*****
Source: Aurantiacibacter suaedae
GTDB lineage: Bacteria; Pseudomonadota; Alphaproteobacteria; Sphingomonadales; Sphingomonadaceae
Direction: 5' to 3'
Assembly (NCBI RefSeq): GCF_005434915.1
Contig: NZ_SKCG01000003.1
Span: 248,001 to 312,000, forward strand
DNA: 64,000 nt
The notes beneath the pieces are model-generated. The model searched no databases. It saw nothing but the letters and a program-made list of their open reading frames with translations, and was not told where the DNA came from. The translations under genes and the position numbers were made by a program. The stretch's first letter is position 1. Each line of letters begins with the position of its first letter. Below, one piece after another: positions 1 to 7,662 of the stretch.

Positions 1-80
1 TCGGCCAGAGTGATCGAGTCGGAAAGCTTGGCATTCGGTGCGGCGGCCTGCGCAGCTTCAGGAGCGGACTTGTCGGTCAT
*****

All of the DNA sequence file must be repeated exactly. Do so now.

Source: Aurantiacibacter suaedae
GTDB lineage: Bacteria; Pseudomonadota; Alphaproteobacteria; Sphingomonadales; Sphingomonadaceae
Direction: 5' to 3'
Assembly (NCBI RefSeq): GCF_005434915.1
Contig: NZ_SKCG01000003.1
Span: 248,001 to 312,000, forward strand
DNA: 64,000 nt
The notes beneath the pieces are model-generated. The model searched no databases. It saw nothing but the letters and a program-made list of their open reading frames with translations, and was not told where the DNA came from. The translations under genes and the position numbers were made by a program. The stretch's first letter is position 1. Each line of letters begins with the position of its first letter. Below, one piece after another: positions 1 to 7,662 of the stretch.

Positions 1-80
1 TCGGCCAGAGTGATCGAGTCGGAAAGCTTGGCATTCGGTGCGGCGGCCTGCGCAGCTTCAGGAGCGGACTTGTCGGTCAT